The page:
into how a practitioner or practitioners seek information. Perry
(1998) believes that case studies are particularly suitable for
offering realistic portrayals of behavior:

Given this appropriateness of realism for case study
research, the research problems addressed in theses are
more descriptive than prescriptive, for example, no
positivist experiments or cause-and-effect paths are
required to solve the research problem. That is, the
research problem is usually a “how do?” problem rather
than a “how should?” problem. This “how do” rather than
“how should” problem captures the positive versus
normative dichotomy, for case study research is concerned
with describing real world phenomena rather than
developing normative decision models. (p. 787)

This fits the stated research problem of how do practitioners
research. Case studies are likely to provide some important
information, as Stake (2005) discusses:

We recognize a large population of hypothetical cases and
a small subpopulation of accessible cases….On
representational grounds, the epistemological opportunity
seems small, but we are optimistic that we can learn
some important things from almost any case. We choose
one case or a small number of exemplars. (p. 451)

While learning something is a good start, the case study approach
has several drawbacks for the proposed study, which focuses on
how practitioners in an applied field seek information. First, it
may be difficult to actually define a case to study for this
research. Stake (2005) explains:

Custom has it that not everything is a case. A child
[patient] may be a case, easy to specify. A doctor may be a
case. But his or her doctoring probably lacks the
specificity, the boundedness, to be called a case. (p. 444)

Similarly, a practitioner seeking information may likewise not be
a suitable case for study. More importantly, while a case study
would provide a lot of detail about that particular practitioner
being examined, this may be inadequate for the given purpose,
since the researcher wants to know how practitioners (plural)
seek information. Hodkinson and Hodkinson (2001) point this
limitation of case studies out:

They are not generalisable [sic] in the conventional sense.
By definition, case studies can make no claims to be
typical….because the sample is small and idiosyncratic,
and because data is predominantly non-numerical, there
is no way to establish the probability that data is
representative of some larger population. For many
researchers and others, this renders any case study
findings as of little value. (p. 10)

This leaves us to consider other methodologies as more

Ethnography is another qualitative approach that could be
considered for this project. Gay and Airasian (2003) define
ethnography as “a qualitative approach that studies the
participants in their natural setting” (p. 16). This definition
seems appropriate for the given study, as the researcher wants to
know how practitioners seek information in their natural work
setting. However, as Groat and Wang (2002) elaborate:

Although it emphasizes in-depth engagement with its
subject…the researcher’s aim is not to create an
explanatory theory that can be applied to many settings.
Rather, ethnographic research culminates in a rich and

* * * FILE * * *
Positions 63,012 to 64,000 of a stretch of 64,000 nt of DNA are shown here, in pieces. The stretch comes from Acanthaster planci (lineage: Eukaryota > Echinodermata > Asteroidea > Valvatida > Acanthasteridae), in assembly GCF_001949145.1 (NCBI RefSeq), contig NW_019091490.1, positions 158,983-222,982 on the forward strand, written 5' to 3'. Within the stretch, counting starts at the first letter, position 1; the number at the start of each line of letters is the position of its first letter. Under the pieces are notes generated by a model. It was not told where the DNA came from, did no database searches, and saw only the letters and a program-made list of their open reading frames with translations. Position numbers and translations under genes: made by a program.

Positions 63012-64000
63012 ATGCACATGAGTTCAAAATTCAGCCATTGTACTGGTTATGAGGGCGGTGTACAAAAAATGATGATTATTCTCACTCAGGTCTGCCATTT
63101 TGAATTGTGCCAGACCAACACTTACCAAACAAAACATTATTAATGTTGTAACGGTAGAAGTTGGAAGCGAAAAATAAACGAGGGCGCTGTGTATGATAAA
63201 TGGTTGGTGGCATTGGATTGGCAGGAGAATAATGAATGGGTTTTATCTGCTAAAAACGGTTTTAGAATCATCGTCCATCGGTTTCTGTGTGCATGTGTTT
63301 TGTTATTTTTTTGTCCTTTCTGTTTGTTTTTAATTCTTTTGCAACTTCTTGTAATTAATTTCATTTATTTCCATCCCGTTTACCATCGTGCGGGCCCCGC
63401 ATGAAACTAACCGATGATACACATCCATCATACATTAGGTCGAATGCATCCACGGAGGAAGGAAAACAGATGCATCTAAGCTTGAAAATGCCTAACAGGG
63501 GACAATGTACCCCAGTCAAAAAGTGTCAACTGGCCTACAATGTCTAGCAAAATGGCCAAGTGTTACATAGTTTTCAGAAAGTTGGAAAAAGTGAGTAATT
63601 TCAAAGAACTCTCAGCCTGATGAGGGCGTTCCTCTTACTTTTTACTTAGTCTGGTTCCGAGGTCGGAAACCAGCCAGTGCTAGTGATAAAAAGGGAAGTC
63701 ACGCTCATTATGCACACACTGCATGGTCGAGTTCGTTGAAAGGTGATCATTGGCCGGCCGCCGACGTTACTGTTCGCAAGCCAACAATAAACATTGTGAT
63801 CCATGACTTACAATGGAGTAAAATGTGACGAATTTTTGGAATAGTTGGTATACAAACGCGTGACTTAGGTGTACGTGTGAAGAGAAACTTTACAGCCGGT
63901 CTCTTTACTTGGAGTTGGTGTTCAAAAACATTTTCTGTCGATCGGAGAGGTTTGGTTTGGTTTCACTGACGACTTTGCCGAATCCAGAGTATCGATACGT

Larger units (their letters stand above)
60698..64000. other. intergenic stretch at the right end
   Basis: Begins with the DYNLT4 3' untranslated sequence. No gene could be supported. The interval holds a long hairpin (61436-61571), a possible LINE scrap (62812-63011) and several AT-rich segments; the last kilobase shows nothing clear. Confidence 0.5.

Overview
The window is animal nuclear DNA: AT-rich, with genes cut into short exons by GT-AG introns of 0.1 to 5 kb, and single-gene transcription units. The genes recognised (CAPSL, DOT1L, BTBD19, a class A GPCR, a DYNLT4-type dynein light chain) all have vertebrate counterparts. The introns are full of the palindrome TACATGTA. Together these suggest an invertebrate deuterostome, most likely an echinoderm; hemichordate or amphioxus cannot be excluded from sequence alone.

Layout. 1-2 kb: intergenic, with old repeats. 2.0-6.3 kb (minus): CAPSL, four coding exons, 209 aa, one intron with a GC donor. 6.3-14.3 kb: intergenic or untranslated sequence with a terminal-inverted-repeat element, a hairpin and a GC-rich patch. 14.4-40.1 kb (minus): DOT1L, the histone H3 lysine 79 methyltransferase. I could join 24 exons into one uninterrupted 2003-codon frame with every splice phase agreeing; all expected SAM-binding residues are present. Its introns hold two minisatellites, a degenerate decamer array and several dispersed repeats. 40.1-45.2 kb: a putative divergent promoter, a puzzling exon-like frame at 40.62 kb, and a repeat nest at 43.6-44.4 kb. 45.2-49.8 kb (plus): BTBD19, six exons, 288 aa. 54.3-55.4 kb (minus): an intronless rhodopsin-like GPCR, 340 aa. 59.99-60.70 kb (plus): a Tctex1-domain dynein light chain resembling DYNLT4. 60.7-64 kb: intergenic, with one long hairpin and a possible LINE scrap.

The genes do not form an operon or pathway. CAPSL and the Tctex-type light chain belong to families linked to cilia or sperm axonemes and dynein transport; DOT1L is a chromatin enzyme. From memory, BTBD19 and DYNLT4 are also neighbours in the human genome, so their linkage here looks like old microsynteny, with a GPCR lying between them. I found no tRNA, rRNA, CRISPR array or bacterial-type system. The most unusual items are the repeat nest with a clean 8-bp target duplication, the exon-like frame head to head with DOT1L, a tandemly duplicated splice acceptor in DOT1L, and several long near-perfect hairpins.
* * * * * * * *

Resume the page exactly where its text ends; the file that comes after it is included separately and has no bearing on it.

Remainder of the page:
full delineation of a particular setting that persuades a
wide audience of its human validity. (p. 182)

This level of detail and focus on the context, while potentially
interesting, are not what the researcher is seeking in this
instance, eliminating ethnography as a suitable methodology for
this study.

Although not exclusively a qualitative method, a grounded
theory approach may also be considered for this research. The
researcher is looking for a way of explaining how practitioners in
an applied field seek information; in other words, a theory of how
this is done in actual practice. Building a theory based on, or
grounded in, actual data is specifically what a grounded theory
methodology is designed to do. Glaser (1998) defines grounded
theory as “the systematic generation of theory from data acquired
by a rigorous research method” (p. 3).

Grounded theory is used to investigate problems of why and
how in a systematic way, one that is “grounded” in the data itself
rather than being deduced logically or hypothetically. It is
particularly well suited for fields of practice, as it can be used to
“give the practitioner a conceptual tool with which to guide
practice” (Merriam & Simpson, 2000, p. 113). This satisfies the
aforementioned overall goal of applied research of improving

Another advantage of the grounded theory approach is its
flexibility with regard to data collection and analysis (Glaser &
Strauss, 1967). This is particularly important in this case because
the researcher wants to know how the practitioners actually seek
information, which presents difficulties with regard to data
collection, as the behavior may not be possible to directly observe.
As noted in Ellis’ (1993) grounded theory study of the
information-seeking patterns of academics, the use of direct
observation is “almost totally impracticable” (p. 475) due to the
nature of the study. Even if access and timing worked to the
researcher’s favor and he was present at the exact moment that a
practitioner was seeking information, the actions would not be
transparent and would not allow any depth of understanding,
specifically regarding the “how” issues, to be obtained.
Furthermore, the situation would certainly not ameliorate itself
were the researcher to continuously ask the practitioner what
they were doing, why they were doing it that way, and what
influences were acting upon their decision making process. The
observation of research would, by definition, end at that point,